Holy Week is a feast for the senses. It is important to mimic the rhythm of what is happening at church in the home. For example, the songs heard in church during this week can be played at home, and the practices that happen at church can be explained to children beforehand. Here are some ways to celebrate the high points of this sacred time.
Turn palms into works of art by creating palm crosses. There are lots of tutorials online. In some cultures around the world, Palm Sunday is a day to remember those who have passed away. Consider visiting the cemetery and tidying up loved ones’ graves, or place flowers on the graves as a remembrance.
“Spy Wednesday” refers to the day Judas betrayed Jesus for 30 pieces of silver. Talk with children about all the ways that we can betray and hurt each other and God. Then talk about ways that we can make amends and love one another more deeply.
Many families dye eggs this week and often dye a “Judas egg” by dipping all the colors together so that they run, and the egg looks awful, reminding us of the great betrayal of Jesus by Judas.
On Holy Thursday we hear various foods mentioned in the Scriptures, such as lamb and bread. Consider a special meal together as a family, eating something like gyros with pita bread.
To recall Jesus washing the feet of his disciples, take turns washing each other’s feet in your family. Arrange chairs in a circle, and place a basin of water and towels in the middle. Add fragrant oils to the water, such as frankincense and balsam. Dim the lights, light candles, and play some Gregorian chant. End the experience in silence.
Good Friday is heavy and somber in tone and should be observed with simplicity and solemnity. Consider observing total silence between the hours of noon and three o’clock in the afternoon or even for the remainder of the day. Forgo television or other screens this day. If not able to attend a service at the parish, reverence a crucifix at home as a family. Bake hot-cross buns together, or ready the dough for Holy Saturday morning, being mindful that we are called to fast on Good Friday.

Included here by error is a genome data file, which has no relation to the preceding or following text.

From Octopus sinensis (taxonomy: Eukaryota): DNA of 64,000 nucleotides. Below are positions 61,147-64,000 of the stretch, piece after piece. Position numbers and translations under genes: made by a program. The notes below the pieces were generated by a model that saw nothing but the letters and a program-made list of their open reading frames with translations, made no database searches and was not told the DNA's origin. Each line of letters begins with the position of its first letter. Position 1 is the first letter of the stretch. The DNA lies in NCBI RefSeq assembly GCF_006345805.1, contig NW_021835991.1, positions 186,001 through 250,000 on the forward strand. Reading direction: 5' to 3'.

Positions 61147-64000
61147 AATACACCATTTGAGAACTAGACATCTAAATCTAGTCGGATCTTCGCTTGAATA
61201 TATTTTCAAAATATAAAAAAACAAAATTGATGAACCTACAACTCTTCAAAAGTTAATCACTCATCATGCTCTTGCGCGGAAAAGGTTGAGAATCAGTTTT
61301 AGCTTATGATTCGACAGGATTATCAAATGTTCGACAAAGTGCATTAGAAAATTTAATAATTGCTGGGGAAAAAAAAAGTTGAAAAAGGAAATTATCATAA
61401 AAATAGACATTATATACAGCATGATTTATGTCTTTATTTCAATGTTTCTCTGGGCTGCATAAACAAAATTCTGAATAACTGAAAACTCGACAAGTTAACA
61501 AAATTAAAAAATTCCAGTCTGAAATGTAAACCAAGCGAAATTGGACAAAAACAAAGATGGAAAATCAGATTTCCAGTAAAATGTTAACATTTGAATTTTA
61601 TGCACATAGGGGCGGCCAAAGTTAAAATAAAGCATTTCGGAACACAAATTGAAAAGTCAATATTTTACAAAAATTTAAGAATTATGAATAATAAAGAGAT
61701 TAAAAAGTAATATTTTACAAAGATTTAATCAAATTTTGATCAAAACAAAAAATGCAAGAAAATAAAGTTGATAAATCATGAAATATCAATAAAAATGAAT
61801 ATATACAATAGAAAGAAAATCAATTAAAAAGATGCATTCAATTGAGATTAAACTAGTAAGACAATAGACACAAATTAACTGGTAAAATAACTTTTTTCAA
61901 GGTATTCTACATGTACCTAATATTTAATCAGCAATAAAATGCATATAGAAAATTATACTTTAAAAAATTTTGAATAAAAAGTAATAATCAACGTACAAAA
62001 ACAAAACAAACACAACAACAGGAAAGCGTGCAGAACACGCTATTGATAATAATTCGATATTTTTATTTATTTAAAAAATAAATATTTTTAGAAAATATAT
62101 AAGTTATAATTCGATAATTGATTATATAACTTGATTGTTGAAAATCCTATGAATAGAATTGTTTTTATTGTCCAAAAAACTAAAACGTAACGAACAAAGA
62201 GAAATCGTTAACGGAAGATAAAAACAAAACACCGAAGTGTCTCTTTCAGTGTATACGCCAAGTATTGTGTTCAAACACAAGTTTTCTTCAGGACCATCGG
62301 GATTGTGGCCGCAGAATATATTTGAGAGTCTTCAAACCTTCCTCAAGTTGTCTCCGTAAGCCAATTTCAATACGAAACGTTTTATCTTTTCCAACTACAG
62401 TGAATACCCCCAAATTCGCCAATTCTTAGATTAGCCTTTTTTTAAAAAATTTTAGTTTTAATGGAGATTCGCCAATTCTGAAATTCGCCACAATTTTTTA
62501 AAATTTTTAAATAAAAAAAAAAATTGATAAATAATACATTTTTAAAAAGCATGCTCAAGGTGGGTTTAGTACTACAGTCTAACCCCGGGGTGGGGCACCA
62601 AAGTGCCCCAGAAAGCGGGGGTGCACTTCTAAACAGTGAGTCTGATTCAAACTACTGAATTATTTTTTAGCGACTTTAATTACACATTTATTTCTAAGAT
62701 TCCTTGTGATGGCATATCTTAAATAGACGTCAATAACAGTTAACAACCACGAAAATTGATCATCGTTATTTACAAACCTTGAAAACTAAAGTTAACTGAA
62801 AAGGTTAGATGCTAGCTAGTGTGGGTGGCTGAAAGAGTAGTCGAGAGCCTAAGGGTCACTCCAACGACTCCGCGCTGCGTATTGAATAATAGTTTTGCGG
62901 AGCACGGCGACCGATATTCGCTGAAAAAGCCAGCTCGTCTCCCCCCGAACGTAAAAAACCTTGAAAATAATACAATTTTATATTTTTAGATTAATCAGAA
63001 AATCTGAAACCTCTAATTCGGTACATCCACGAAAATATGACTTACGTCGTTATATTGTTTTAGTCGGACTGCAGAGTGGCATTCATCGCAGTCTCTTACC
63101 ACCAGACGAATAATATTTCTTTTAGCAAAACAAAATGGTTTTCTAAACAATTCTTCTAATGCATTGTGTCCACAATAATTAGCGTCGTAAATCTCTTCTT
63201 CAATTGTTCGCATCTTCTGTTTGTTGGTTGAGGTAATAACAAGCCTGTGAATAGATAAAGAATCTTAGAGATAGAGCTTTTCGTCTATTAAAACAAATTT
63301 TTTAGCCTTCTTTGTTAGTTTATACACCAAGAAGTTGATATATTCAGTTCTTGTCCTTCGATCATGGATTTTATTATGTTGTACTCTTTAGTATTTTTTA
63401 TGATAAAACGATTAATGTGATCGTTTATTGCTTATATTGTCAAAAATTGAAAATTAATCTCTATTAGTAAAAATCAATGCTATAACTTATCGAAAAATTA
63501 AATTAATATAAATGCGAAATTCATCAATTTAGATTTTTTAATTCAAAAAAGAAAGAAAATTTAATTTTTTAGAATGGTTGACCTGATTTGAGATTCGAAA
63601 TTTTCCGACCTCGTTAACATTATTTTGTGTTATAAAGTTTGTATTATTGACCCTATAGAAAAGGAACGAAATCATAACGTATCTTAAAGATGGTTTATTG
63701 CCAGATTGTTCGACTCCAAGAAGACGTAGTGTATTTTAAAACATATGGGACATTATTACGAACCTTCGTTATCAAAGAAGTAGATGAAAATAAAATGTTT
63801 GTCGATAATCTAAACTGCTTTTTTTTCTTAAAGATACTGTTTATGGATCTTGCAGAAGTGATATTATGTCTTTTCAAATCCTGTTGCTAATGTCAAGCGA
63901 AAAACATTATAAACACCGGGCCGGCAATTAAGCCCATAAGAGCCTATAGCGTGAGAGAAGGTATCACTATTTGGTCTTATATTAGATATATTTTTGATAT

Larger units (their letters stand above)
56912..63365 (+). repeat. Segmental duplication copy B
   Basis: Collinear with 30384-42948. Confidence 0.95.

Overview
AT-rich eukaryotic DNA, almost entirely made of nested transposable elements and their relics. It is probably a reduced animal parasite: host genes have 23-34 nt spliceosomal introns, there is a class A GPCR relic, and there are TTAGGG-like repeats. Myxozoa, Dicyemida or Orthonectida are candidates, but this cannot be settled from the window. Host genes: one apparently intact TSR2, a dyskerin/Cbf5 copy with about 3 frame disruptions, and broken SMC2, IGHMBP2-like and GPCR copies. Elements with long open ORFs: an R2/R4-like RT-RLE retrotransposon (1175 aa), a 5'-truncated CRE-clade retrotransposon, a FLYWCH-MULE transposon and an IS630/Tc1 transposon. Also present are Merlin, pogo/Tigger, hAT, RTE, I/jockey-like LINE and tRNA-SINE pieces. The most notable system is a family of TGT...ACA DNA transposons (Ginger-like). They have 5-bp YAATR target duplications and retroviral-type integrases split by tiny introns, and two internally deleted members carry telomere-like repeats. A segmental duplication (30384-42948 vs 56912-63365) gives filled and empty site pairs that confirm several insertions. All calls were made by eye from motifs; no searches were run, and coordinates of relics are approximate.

The Easter Vigil is one of the most beautiful liturgies that we celebrate. This can be a lengthy liturgy, lasting two or three hours, so preparation is key. Talking about the liturgy ahead of time is important. Some families allow small children to attend the Easter Vigil in their pajamas, as they may fall asleep during the Mass. Other families bring “busy bags” with coloring books (Easter-themed) or storybooks. Some families skip this liturgy, because they are afraid that it is too long, but many parents have told me that the intricacy of the liturgy actually holds the attention of children in ways that we might not expect.
If you absolutely cannot attend the Easter Vigil, consider re-creating some of the elements at home, such as having a bonfire outside, renewing your baptismal promises, and passing the light from one family member to another, either with battery-powered candles or real candles if your children are old enough.
The tone of Easter Sunday is all about the joy of the Risen Lord and sharing that joy with others. As you think about your family, friends, or parish community, is there someone in need of a little extra joy? Someone who has lost a loved one? Or a person struggling with ill health, who could use a spark of joy? Consider spiritually adopting an Easter friend, and find ways to let that person know that you care—by making a meal, sending notes, or taking him or her out for coffee or lunch.
What are some of the best ideas, traditions, and practices you have to observe Holy Week?
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